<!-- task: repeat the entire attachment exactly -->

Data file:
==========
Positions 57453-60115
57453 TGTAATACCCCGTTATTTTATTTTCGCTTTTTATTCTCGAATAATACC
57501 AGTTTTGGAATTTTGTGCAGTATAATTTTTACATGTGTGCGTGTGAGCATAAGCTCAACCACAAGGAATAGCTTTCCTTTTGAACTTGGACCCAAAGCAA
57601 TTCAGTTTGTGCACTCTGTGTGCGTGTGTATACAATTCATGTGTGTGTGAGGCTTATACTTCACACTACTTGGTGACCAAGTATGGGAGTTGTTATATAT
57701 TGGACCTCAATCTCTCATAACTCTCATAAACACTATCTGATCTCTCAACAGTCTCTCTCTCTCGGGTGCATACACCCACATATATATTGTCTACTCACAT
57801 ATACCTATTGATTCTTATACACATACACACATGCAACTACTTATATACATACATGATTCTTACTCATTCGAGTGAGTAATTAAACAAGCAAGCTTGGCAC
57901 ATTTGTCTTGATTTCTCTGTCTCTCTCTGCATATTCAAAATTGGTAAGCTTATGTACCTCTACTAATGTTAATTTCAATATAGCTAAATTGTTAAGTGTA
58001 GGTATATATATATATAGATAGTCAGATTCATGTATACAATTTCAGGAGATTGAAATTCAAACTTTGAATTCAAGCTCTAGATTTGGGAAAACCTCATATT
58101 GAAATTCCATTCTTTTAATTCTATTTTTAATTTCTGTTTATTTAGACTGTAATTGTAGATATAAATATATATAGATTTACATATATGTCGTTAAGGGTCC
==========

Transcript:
Positions 57453-60115
57453 TGTAATACCCCGTTATTTTATTTTCGCTTTTTATTCTCGAATAATACC
57501 AGTTTTGGAATTTTGTGCAGTATAATTTTTACATGTGTGCGTGTGAGCATAAGCTCAACCACAAGGAATAGCTTTCCTTTTGAACTTGGACCCAAAGCAA
57601 TTCAGTTTGTGCACTCTGTGTGCGTGTGTATACAATTCATGTGTGTGTGAGGCTTATACTTCACACTACTTGGTGACCAAGTATGGGAGTTGTTATATAT
57701 TGGACCTCAATCTCTCATAACTCTCATAAACACTATCTGATCTCTCAACAGTCTCTCTCTCTCGGGTGCATACACCCACATATATATTGTCTACTCACAT
57801 ATACCTATTGATTCTTATACACATACACACATGCAACTACTTATATACATACATGATTCTTACTCATTCGAGTGAGTAATTAAACAAGCAAGCTTGGCAC
57901 ATTTGTCTTGATTTCTCTGTCTCTCTCTGCATATTCAAAATTGGTAAGCTTATGTACCTCTACTAATGTTAATTTCAATATAGCTAAATTGTTAAGTGTA
58001 GGTATATATATATATAGATAGTCAGATTCATGTATACAATTTCAGGAGATTGAAATTCAAACTTTGAATTCAAGCTCTAGATTTGGGAAAACCTCATATT
58101 GAAATTCCATTCTTTTAATTCTATTTTTAATTTCTGTTTATTTAGACTGTAATTGTAGATATAAATATATATAGATTTACATATATGTCGTTAAGGGTCC